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Church-Turing Thesis: Argument 1

Turing Machines emulate humans.

comparison how humans perform tasks

Turing’s ‘computers’ only perform TM operations: writing, reading, refocussing (state change)

TMs are finite like humans

can’t do infinite operations, e.g. work with infinitely many symbols can’t read the whole infinite tape

Taken together

convincing (in the 1930s) that Turing’s model is correct but no mathematical evidence (yet)

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Church-Turing Thesis: Argument 2

Stability of the TM Model.

adding ‘features’ doesn’t make more functions computable

Multi-tape.

have extra tapes to store data

easier to program, but no extra “power” (single-tape can simulate multi-tape)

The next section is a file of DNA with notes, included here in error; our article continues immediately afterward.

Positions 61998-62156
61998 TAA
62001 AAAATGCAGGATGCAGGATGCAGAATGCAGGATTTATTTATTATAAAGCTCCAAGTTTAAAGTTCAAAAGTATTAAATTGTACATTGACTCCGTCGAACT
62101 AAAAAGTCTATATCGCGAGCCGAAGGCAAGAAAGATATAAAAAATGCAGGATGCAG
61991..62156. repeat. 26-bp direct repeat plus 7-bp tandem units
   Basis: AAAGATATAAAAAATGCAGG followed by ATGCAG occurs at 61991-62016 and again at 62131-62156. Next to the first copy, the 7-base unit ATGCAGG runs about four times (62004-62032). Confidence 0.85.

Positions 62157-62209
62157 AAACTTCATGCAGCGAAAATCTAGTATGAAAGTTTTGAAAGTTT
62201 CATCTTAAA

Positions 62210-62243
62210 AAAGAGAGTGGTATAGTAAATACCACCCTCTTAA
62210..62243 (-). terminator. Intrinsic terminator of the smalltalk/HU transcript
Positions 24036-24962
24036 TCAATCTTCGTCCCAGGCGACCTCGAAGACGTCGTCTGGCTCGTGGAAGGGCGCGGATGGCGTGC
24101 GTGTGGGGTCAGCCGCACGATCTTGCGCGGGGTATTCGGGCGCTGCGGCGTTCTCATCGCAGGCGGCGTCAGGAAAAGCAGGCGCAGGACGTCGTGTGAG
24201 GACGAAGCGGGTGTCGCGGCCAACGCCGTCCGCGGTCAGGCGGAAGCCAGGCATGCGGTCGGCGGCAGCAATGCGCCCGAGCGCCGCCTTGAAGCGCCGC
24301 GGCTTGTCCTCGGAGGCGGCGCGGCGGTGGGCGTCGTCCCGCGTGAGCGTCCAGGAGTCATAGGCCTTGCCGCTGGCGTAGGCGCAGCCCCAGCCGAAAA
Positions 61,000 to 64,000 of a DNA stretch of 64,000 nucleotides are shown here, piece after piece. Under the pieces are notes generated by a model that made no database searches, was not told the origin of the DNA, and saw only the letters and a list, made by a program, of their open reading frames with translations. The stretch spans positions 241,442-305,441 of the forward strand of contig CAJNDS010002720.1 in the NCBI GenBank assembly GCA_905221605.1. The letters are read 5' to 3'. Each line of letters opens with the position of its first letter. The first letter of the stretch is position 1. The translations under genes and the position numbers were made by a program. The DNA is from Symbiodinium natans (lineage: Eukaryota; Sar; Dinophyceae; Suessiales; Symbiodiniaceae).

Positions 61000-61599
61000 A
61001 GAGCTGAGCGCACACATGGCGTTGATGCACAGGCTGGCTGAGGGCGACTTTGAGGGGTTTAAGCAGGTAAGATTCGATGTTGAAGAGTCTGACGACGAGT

Multi-head.

have more than one head, heads can move independently heads can access multiple symbols at once

again, no extra power

Non-determinism. (as for nfa’s)

tm can make one of several possible next moves

tm can “guess” the right next move

may make it faster, but cannot compute more functions.

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Church-Turing Thesis: Argument 3

Many Models of Computation

plenty of different definitions of what computable may mean different purposes, different contexts

Main Insight.

any (reasonable) model of computation can compute precisely the same functions as the TM model.

“reasonable” in the sense of modelled on mechanical computation

Examples.